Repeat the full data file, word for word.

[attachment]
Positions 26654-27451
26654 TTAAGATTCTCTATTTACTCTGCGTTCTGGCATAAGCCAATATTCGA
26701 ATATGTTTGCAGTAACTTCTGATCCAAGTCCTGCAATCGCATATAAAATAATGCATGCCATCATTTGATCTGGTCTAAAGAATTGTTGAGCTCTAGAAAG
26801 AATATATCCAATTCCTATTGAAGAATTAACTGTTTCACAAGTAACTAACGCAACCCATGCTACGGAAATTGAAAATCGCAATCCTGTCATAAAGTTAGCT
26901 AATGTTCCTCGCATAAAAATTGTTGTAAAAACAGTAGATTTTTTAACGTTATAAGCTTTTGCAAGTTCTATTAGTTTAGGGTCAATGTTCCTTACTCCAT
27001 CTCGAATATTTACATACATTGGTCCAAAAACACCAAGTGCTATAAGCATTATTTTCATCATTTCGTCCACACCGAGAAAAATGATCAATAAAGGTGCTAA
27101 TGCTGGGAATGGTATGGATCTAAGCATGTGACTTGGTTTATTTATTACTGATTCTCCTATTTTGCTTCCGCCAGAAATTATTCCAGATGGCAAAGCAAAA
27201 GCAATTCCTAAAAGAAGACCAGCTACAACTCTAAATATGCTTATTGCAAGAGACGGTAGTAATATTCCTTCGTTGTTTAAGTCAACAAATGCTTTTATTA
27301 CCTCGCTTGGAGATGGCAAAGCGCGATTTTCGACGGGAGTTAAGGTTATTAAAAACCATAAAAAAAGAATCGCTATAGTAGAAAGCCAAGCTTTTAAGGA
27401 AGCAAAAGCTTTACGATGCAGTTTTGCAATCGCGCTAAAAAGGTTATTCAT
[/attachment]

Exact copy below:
Positions 26654-27451
26654 TTAAGATTCTCTATTTACTCTGCGTTCTGGCATAAGCCAATATTCGA
26701 ATATGTTTGCAGTAACTTCTGATCCAAGTCCTGCAATCGCATATAAAATAATGCATGCCATCATTTGATCTGGTCTAAAGAATTGTTGAGCTCTAGAAAG
26801 AATATATCCAATTCCTATTGAAGAATTAACTGTTTCACAAGTAACTAACGCAACCCATGCTACGGAAATTGAAAATCGCAATCCTGTCATAAAGTTAGCT
26901 AATGTTCCTCGCATAAAAATTGTTGTAAAAACAGTAGATTTTTTAACGTTATAAGCTTTTGCAAGTTCTATTAGTTTAGGGTCAATGTTCCTTACTCCAT
27001 CTCGAATATTTACATACATTGGTCCAAAAACACCAAGTGCTATAAGCATTATTTTCATCATTTCGTCCACACCGAGAAAAATGATCAATAAAGGTGCTAA
27101 TGCTGGGAATGGTATGGATCTAAGCATGTGACTTGGTTTATTTATTACTGATTCTCCTATTTTGCTTCCGCCAGAAATTATTCCAGATGGCAAAGCAAAA
27201 GCAATTCCTAAAAGAAGACCAGCTACAACTCTAAATATGCTTATTGCAAGAGACGGTAGTAATATTCCTTCGTTGTTTAAGTCAACAAATGCTTTTATTA
27301 CCTCGCTTGGAGATGGCAAAGCGCGATTTTCGACGGGAGTTAAGGTTATTAAAAACCATAAAAAAAGAATCGCTATAGTAGAAAGCCAAGCTTTTAAGGA
27401 AGCAAAAGCTTTACGATGCAGTTTTGCAATCGCGCTAAAAAGGTTATTCAT